“Do you feel safe?” We have asked this question a lot since the start of the pandemic.
This past year we have been forced to think about safety — whether from Covid or crime. Both are big problems that have gotten public attention. And for good reason.
Before the pandemic, people were not really scared of getting sick all the time and did not take many precautions to protect themselves.
Now, we social distance, wear masks and sometimes use face shields. We don’t host large gatherings like big birthday parties or New Year’s celebrations. Many people don’t go in-person to school or work.
Even with restrictions, COVID-19 spread at an alarming rate. Many people have felt the impact. According to the East Rock Record Spring 2021 Survey, 56 percent of students know someone who contracted the virus; two-thirds of students said they still worry about getting Covid-19.
Ayaan Riaz, a fifth grader East Rock Community and Cultural Studies Magnet School and Haelly Patel, a fourth grader, said their main safety concern this past year has worry about getting Covid-19. “I feel unsafe because of COVID,” Ms. Patel told reporters.
Students are not the only ones thinking about safety. Schools all over the country were shut down for months because of worries about Covid, forcing teachers and students to figure out how to teach and learn online.
Now that many are opening up for hybrid learning, including in-person classes, there are new safety protocols to focus on, said Sabrina Breland, principal of East Rock School.
“There are a lot of decisions I have to make around Covid-19 and mitigating strategies,” she said. Sometimes students “are coming into the building after mask breaks or recess and they are not keeping that 6-feet distance. And sometimes students are letting their mask slip.”
All this, she said, “causes me to worry more than I probably should.” The goal, said Ms. Breland, is “taking precautions to keep everyone safe while still trying to make students happy.”
Fifty six percent of East Rock students know someone who contracted the virus; two-thirds of students said they still worry about getting Covid-19.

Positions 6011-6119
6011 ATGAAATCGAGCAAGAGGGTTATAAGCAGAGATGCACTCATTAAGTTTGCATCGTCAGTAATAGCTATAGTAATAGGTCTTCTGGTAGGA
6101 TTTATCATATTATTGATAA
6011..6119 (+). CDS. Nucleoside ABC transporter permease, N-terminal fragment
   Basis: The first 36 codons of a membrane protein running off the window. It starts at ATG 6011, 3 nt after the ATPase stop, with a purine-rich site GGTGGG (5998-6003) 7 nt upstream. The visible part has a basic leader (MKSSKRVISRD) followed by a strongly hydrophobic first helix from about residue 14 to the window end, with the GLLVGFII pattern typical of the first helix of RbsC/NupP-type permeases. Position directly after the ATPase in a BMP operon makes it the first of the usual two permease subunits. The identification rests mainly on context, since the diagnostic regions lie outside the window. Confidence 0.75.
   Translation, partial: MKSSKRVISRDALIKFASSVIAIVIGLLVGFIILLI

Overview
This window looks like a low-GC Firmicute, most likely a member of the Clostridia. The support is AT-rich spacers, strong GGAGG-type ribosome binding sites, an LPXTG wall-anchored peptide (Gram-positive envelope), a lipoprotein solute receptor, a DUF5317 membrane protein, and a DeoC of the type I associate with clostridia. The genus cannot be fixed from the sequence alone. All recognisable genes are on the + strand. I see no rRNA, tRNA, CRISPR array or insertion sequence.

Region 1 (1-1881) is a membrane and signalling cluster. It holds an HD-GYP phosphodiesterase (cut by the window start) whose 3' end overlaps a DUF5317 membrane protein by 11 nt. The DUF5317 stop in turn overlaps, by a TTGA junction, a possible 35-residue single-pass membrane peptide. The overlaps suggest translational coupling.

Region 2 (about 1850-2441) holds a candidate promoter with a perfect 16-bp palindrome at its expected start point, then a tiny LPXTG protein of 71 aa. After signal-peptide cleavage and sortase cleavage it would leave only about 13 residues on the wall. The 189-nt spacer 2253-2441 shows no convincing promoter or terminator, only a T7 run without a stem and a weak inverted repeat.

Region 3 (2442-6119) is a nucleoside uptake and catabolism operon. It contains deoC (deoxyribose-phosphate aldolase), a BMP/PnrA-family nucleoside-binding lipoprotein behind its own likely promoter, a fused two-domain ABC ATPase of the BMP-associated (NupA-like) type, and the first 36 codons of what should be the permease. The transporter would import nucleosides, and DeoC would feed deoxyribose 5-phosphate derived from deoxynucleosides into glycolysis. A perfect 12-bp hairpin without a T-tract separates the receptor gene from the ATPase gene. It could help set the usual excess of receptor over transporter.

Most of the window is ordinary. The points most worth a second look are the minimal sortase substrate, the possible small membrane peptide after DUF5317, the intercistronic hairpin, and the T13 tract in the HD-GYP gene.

Covid has been at the center of safety concerns, but we are also seeing a spike in crime across the country. Nationally, homicides, domestic violence, and rates of aggravated assaults and gun assaults jumped in 2020.
In New Haven, Police Department year-to-date data for March 22-28 shows that victims of murder and assault with firearms are up 350 percent and 33.3 percent, respectively, compared to a year earlier. Confirmed shots fired are up 48.8 percent, from 43 in 2020 to 64 by the same week in 2021.
Students express mixed feelings about this trend. Despite more crime, the East Rock Record Spring 2021 Survey shows that two-thirds of students “feel safe in New Haven.” Still, 59 percent are concerned about crime. And 48 percent said the city feel “less safe” than a year ago.
Charlie Pellegrino, grade 3, and Norah Matz, grade 5, both said they generally feel safe in New Haven. “I feel pretty safe,” Mr. Pellegrino said to reporters. When asked what might have contributed to increased crime rates during the pandemic, he said people might be more stressed.
That is what Stacy Spell, a retired homicide detective with NHPD who is a project manager with Project Longevity-New Haven, sees. In an interview with East Rock Record reporters, he said 2020 offered a “perfect storm” of factors including the pandemic and unemployment. Mr. Spell said this has created a sense of “pandemic fatigue” that he believes has led to a spike in crime.
“There is the stress of unemployment, affording clothes and food, and alienation within communities of color,” Mr. Spell told reporters.
During a press conference with East Rock Record reporters, New Haven Mayor Justin Elicker spoke about crime rates. “In cities across the country we have seen a national trend of an increase in violent crime,” Mr. Elicker said. In response to questions about crimes in New Haven, he said the city is taking initiative in addressing public concerns.
While crime in New Haven — and elsewhere — is up, many people in the city have been working for years to address the problem.
In New Haven, victims of murder and assault with firearms are up 350 percent and 33.3 percent, respectively.
Mr. Spell said that the best way to prevent crime is by offering communities a “hand up not a hand out” with love, compassion, and respect. Project Longevity does this by hosting call-in meetings for those involved in gun violence and victims of gun violence and their families.
They use a custom notification system, that since March 2020 has included hand-delivered community outreach letters with information about social and financial support for people in New Haven.
In a year in which everything has been harder and more stressful, it may get brighter soon. Many people still fear getting Covid, but as more — including older students — get vaccinated, there may be more hope and less worry ahead.
Edited by Keneane Ejigu